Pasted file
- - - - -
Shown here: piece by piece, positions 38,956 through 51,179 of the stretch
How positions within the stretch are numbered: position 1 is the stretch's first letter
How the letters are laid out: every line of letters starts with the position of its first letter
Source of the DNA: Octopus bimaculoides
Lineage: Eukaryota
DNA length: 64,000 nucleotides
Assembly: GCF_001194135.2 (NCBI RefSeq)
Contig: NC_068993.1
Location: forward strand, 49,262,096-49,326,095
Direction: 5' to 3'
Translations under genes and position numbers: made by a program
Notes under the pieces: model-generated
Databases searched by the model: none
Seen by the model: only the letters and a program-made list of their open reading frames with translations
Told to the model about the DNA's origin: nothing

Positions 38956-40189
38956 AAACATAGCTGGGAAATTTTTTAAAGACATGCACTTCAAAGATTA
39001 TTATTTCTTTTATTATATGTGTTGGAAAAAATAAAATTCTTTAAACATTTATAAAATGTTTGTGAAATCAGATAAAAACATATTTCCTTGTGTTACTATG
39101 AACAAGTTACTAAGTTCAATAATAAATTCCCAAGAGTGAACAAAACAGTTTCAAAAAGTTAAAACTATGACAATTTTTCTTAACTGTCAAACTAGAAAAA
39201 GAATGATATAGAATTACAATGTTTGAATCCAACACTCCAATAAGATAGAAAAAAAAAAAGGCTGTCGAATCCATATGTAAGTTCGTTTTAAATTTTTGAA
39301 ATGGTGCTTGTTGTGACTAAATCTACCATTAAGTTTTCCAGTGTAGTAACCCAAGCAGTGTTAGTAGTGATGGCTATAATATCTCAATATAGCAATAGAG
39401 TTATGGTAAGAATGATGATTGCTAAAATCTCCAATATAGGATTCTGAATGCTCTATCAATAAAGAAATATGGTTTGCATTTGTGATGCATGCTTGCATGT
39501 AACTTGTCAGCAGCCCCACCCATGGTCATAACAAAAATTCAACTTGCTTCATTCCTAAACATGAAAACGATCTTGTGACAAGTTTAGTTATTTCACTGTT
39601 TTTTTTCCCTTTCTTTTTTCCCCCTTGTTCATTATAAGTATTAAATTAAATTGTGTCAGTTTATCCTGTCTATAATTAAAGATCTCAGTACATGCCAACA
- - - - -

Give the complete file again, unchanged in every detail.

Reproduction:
Shown here: piece by piece, positions 38,956 through 51,179 of the stretch
How positions within the stretch are numbered: position 1 is the stretch's first letter
How the letters are laid out: every line of letters starts with the position of its first letter
Source of the DNA: Octopus bimaculoides
Lineage: Eukaryota
DNA length: 64,000 nucleotides
Assembly: GCF_001194135.2 (NCBI RefSeq)
Contig: NC_068993.1
Location: forward strand, 49,262,096-49,326,095
Direction: 5' to 3'
Translations under genes and position numbers: made by a program
Notes under the pieces: model-generated
Databases searched by the model: none
Seen by the model: only the letters and a program-made list of their open reading frames with translations
Told to the model about the DNA's origin: nothing

Positions 38956-40189
38956 AAACATAGCTGGGAAATTTTTTAAAGACATGCACTTCAAAGATTA
39001 TTATTTCTTTTATTATATGTGTTGGAAAAAATAAAATTCTTTAAACATTTATAAAATGTTTGTGAAATCAGATAAAAACATATTTCCTTGTGTTACTATG
39101 AACAAGTTACTAAGTTCAATAATAAATTCCCAAGAGTGAACAAAACAGTTTCAAAAAGTTAAAACTATGACAATTTTTCTTAACTGTCAAACTAGAAAAA
39201 GAATGATATAGAATTACAATGTTTGAATCCAACACTCCAATAAGATAGAAAAAAAAAAAGGCTGTCGAATCCATATGTAAGTTCGTTTTAAATTTTTGAA
39301 ATGGTGCTTGTTGTGACTAAATCTACCATTAAGTTTTCCAGTGTAGTAACCCAAGCAGTGTTAGTAGTGATGGCTATAATATCTCAATATAGCAATAGAG
39401 TTATGGTAAGAATGATGATTGCTAAAATCTCCAATATAGGATTCTGAATGCTCTATCAATAAAGAAATATGGTTTGCATTTGTGATGCATGCTTGCATGT
39501 AACTTGTCAGCAGCCCCACCCATGGTCATAACAAAAATTCAACTTGCTTCATTCCTAAACATGAAAACGATCTTGTGACAAGTTTAGTTATTTCACTGTT
39601 TTTTTTCCCTTTCTTTTTTCCCCCTTGTTCATTATAAGTATTAAATTAAATTGTGTCAGTTTATCCTGTCTATAATTAAAGATCTCAGTACATGCCAACA